Logos are a great example of using colour psychology to fit a purpose. According to research compiled by Kissmetrics, 85% of shoppers surveyed say colour is a primary reason for buying something. Also, it was found that colour boosts brand recognition by around 80%.
Colour is an important point to consider in terms of a logo’s creation during a rebrand or starting up a company. Here are the emotions associated with each colour and examples of the successful brands that use them:
|Yellow||Optimism and youth||Chupa Chups and McDonalds|
|Green||Growth and relaxation||Starbucks and Asda|
|Pink||Romance and femininity||Barbie and Very|
|Purple||Creative and wise||Cadbury and Hallmark|
|Black||Power and luxury||Chanel and Adidas|
|Orange||Confidence and happiness||Nickelodeon and Fanta|
|Red||Energy and excitement||Coca Cola and Virgin Holidays|
|Blue||Trust and security||Barclays and the NHS|
It’s clear to see a pattern between colour, message, and service. For example, inciting trust for a bank is important, which may be why Barclays chose blue, while Starbucks wants you to relax at their coffee shops and Virgin Holidays wants you to get excited about booking a trip.
Author of Colour Psychology Today, June Mcleod, says: “One of the greatest assets and one of the easiest ways to sway decision or attract an emotive response — or alienate a consumer — is through colour. Purple with Cadbury; Shell with Yellow; National Trust with Green — they all work and work wonderfully well.”
A logo’s colour can’t really be “wrong”, per se, but it can be less effective than another depending on the purpose it represents. Consider the statistic that 80% of clients think a colour is accountable for brand recognition. If you want your customers to gain a sense of loyalty and familiarity with your brand, the colour should reflect your brand’s products, services and character.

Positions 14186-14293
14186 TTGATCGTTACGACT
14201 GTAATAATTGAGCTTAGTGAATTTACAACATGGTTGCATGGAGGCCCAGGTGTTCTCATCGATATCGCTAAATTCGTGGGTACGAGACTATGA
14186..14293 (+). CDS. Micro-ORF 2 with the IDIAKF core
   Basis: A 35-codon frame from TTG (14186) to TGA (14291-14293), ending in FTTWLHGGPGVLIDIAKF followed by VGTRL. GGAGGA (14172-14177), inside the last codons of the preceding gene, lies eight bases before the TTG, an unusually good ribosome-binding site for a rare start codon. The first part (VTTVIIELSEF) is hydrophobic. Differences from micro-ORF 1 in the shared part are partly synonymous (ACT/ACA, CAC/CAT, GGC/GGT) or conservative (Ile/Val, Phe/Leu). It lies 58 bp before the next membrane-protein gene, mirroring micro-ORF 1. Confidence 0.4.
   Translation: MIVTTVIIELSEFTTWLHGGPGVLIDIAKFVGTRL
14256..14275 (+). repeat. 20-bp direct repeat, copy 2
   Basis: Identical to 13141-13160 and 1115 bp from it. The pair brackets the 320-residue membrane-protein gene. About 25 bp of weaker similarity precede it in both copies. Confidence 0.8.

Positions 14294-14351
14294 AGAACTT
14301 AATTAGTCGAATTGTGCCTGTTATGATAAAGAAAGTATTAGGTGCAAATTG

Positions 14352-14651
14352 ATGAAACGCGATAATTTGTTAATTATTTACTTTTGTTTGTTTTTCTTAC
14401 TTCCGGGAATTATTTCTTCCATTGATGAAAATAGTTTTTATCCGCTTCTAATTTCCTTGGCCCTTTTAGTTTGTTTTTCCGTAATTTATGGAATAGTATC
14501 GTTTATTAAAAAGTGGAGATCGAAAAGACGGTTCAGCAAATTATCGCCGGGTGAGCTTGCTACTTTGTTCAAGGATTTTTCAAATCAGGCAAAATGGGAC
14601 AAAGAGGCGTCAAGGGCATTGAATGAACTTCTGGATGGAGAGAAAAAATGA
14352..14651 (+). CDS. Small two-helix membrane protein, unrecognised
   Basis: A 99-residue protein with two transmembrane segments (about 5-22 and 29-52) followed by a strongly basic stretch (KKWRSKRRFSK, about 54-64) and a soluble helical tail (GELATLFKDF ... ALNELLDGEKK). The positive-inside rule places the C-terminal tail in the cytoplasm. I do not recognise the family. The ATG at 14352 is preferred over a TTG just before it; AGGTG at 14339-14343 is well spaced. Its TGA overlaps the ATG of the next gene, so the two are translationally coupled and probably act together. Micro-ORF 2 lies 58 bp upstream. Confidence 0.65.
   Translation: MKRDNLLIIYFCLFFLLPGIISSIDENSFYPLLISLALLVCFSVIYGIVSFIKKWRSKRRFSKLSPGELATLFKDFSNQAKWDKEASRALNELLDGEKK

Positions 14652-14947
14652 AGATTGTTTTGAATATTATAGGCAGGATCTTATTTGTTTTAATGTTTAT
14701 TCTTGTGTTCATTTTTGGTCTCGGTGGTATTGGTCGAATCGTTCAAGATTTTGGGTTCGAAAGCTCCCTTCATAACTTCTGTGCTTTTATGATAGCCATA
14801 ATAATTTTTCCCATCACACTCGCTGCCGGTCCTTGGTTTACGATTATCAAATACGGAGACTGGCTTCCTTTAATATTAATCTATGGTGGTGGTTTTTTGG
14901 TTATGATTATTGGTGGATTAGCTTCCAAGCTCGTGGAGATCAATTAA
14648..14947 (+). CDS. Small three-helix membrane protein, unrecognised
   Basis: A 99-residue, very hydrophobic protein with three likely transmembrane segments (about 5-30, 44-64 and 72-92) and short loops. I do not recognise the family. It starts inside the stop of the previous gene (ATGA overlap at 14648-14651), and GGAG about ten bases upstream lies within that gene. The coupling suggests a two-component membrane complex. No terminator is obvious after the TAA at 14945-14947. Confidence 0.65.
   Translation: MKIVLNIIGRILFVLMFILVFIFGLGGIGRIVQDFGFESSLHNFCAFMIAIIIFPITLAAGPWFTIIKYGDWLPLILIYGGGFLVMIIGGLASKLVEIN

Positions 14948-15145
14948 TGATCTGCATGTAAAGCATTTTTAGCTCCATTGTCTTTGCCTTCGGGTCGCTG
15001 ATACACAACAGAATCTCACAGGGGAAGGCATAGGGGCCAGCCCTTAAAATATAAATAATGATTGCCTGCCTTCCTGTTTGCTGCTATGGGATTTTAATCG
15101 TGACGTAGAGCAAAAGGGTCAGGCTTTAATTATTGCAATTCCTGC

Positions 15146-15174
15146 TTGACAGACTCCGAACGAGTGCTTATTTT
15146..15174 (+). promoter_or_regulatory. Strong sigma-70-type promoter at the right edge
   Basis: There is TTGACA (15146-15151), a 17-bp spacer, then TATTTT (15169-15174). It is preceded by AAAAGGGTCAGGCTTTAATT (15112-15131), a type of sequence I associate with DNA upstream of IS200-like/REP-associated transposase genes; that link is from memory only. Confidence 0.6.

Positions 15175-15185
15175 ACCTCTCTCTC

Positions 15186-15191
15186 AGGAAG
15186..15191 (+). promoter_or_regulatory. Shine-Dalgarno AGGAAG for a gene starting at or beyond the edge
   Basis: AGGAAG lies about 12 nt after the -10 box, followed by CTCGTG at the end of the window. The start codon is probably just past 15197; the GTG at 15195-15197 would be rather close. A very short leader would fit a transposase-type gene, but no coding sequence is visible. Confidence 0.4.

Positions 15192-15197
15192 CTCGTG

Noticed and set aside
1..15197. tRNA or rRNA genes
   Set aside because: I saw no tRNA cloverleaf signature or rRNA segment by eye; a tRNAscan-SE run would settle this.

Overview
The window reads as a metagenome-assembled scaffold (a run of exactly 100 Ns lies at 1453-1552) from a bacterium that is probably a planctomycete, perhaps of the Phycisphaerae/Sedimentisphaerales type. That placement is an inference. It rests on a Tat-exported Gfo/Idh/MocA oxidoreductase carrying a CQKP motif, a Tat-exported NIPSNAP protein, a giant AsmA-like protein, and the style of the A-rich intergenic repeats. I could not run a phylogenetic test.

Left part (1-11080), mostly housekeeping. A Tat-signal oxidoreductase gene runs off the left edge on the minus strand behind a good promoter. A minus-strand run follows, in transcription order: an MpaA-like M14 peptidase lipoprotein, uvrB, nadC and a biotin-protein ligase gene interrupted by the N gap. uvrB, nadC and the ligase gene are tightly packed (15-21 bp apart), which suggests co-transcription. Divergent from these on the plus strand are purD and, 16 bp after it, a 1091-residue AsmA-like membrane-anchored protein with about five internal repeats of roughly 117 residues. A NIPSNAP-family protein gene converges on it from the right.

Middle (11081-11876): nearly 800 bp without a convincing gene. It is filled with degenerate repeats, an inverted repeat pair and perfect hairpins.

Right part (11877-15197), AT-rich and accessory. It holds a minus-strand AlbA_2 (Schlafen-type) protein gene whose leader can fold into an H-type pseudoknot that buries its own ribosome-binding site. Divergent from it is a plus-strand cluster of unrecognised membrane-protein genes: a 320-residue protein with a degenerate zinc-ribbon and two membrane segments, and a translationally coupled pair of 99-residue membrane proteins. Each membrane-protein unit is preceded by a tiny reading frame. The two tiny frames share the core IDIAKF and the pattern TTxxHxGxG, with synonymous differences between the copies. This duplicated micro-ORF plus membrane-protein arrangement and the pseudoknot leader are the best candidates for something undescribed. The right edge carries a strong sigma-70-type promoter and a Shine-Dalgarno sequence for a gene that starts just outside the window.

Whatever your colour choices, it’s worth spending some time to look into the psychology of those colour choices. Take beer company, Carlsberg, for example. The marketing team here worked to rebrand using colour with great success. Using white for its Carlberg Export packaging and changing its formerly green bottles to brown; the company achieved 10,000 new distribution points and a sales increase of 10% in the 12 weeks leading to summer in 2017.
Here, we take a look at how marketing and advertising use colour to reflect a message.
- Capitalise on the advantages of red and yellow: use these on your large print ads to increase the chances of catching the eyes of passers-by.
- Contrast your colours: as we discovered, using opposite shades (e.g. red and green) can improve text clarity — essential considering you have just seven seconds to make a bold first impression and get your point across.
- Consider your demographic: there are clearly some difference in how men and women perceive colour. Who do you mainly sell to? If it’s men, perhaps take these gender studies on board and avoid purple…
- Work out your brand’s ‘personality’: studies clearly show an affiliation between colour and emotion. Determine what you want consumers to think about your brand and choose a colour that reflects this ethos — whether it’s opulent (black) or fun (orange).
Take lessons from the use of colour in marketing and take your website design to the next level with appealing, precise colour choices.